The insider threat is a completely viable attack vector, be this an intentional or unintentional act. In a not significant level, there will be the opportunity for an insider to intentionally steal data via email or the thumb drive as they leave from the workday. There are also the unintentional acts of the hapless worker, answering their emails as they should, however with the addition of clicking on a link or picture from someone they thought they knew.
The operational effects of these can be trivial with a reimage of a workstation to a full password reset for a global corporation, across several time zones and languages. The costs for this range wildly, depending on the impact, the number of persons involved, type of equipment affected, and types of systems compromised.
A recent study, the “2018 Cost of Insider Threats: Global Organizations”, cited the average annual cost for insider threats at $8.76M. This average cost, however, is still rather significant. This has the opportunity to affect many facts of business. This includes the loss of confidential data, lack of operations, and productivity, and loss of rapport.
Although this amount of the insider threat compromise will never be zero, there are methods to reduce this to a manageable level. TO succeed and thrive, the company needs to understand the causes of this rampant issue. Beginning in 2016, used as a baseline, the number of issues resulting from the contractors more than doubled to 53%. Notably, the number of issues involving credential theft has likewise increased significantly. A critical cause of the incidents is negligent acts done by the insider. As these are unintentional, there is a training opportunity for the users for them to understand the importance of them paying attention to what they are clicking.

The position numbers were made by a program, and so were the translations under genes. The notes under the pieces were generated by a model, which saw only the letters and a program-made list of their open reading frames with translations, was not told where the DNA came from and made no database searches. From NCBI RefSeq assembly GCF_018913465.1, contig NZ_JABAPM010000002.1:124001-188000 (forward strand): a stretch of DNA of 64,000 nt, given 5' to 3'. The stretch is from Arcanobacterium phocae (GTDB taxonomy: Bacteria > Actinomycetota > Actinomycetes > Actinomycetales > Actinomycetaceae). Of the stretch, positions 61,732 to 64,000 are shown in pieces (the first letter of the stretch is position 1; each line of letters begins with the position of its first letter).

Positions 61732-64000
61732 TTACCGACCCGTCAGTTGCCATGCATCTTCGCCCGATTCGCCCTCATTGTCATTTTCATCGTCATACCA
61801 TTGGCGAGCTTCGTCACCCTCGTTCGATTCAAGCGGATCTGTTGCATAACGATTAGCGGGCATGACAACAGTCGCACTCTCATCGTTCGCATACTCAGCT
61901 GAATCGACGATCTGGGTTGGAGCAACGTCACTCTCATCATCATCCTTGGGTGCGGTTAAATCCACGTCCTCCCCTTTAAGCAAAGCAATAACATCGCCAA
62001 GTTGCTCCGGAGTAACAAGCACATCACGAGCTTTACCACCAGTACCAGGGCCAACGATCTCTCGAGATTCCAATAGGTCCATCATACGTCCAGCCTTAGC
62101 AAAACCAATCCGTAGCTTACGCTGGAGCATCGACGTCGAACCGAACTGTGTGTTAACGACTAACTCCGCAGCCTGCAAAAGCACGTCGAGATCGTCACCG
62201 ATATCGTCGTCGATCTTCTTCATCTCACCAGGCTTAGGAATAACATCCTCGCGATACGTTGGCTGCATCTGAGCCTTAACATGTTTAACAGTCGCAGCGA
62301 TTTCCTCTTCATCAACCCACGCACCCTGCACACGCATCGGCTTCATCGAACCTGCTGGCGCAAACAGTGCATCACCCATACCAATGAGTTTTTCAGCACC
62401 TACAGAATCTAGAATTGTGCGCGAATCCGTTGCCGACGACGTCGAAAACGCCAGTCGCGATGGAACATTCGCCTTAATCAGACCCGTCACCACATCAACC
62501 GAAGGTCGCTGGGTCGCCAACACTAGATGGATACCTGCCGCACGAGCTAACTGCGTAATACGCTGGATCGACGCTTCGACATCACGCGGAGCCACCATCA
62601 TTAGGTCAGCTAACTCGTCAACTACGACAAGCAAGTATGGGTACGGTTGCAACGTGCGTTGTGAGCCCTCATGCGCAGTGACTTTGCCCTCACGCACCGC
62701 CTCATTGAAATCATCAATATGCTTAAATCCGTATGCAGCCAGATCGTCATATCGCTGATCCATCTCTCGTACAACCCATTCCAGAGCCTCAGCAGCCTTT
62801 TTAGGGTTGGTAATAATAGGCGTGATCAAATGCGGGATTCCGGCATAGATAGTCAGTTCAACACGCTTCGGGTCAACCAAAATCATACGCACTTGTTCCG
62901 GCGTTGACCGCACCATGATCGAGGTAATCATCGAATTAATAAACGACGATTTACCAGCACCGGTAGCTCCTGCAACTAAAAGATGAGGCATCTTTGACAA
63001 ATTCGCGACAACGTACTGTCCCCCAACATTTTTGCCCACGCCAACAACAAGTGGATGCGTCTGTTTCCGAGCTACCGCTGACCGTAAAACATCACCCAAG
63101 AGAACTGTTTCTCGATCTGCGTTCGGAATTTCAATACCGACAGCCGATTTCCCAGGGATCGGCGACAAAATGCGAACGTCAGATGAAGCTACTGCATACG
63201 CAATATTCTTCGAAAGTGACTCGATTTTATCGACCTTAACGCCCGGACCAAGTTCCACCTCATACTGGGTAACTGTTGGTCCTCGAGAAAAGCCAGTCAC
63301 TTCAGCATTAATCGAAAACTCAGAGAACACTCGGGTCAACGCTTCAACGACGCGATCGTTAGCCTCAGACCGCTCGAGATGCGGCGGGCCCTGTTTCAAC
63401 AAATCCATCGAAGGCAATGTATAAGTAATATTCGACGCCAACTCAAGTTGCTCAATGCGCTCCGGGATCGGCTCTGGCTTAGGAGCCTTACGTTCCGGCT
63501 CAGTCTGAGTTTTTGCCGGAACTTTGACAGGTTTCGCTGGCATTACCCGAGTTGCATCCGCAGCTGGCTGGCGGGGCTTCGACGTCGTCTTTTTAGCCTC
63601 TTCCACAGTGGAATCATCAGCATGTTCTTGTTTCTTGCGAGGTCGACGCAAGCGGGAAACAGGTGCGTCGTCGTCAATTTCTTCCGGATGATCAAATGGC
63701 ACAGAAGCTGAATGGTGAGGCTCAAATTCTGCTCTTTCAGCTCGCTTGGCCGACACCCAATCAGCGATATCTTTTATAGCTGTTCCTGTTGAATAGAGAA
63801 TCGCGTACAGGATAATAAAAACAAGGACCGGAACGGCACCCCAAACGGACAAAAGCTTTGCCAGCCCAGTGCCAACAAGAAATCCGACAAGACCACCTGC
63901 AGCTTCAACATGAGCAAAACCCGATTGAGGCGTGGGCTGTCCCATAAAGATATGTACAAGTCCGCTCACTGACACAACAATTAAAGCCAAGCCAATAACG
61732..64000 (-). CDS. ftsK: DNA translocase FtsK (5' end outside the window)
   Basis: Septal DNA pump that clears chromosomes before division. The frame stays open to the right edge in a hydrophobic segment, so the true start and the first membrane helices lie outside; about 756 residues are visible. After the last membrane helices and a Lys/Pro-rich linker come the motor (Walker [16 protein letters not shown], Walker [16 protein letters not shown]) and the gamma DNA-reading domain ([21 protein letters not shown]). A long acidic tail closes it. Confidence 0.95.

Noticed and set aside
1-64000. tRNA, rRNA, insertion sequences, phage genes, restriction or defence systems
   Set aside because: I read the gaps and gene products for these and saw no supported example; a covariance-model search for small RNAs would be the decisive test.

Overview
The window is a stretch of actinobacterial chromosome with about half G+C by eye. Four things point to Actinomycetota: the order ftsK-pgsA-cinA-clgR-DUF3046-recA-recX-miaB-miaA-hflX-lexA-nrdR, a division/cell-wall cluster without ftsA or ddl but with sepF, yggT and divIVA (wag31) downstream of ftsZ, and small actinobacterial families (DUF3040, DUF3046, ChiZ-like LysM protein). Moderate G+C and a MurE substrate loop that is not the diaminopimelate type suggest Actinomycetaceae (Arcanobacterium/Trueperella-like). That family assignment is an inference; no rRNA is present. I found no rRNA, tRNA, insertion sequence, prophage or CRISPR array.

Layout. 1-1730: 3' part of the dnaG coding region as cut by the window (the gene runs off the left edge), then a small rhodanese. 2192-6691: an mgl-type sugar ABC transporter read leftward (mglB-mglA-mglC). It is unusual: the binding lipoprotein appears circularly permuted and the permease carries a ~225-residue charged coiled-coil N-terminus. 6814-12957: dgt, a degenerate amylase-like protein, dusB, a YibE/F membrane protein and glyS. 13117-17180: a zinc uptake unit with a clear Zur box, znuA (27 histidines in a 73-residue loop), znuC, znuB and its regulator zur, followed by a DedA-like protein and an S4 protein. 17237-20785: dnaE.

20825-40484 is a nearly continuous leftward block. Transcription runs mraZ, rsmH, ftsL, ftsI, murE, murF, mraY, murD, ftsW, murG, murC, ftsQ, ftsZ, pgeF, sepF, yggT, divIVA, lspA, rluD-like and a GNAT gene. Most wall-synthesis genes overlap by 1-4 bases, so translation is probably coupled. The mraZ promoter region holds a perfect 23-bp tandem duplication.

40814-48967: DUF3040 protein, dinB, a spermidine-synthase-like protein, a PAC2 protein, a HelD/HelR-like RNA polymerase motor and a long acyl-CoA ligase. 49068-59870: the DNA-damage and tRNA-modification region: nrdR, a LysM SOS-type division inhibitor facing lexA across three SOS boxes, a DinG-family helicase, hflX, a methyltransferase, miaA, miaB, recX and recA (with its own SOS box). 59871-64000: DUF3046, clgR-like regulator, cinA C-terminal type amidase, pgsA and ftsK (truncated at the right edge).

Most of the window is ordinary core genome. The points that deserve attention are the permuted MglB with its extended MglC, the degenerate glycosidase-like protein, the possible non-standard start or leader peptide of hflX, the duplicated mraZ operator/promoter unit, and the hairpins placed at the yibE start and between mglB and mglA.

About the Author - Charles Parker, II has been working in the info sec field for over a decade, performing pen tests, vulnerability assessments, consulting with small- to medium-sized businesses to mitigate and remediate their issues, and preparing IT and info sec policies and procedures. Mr. Parker’s background includes work in the banking, medical, automotive, and staffing industries.
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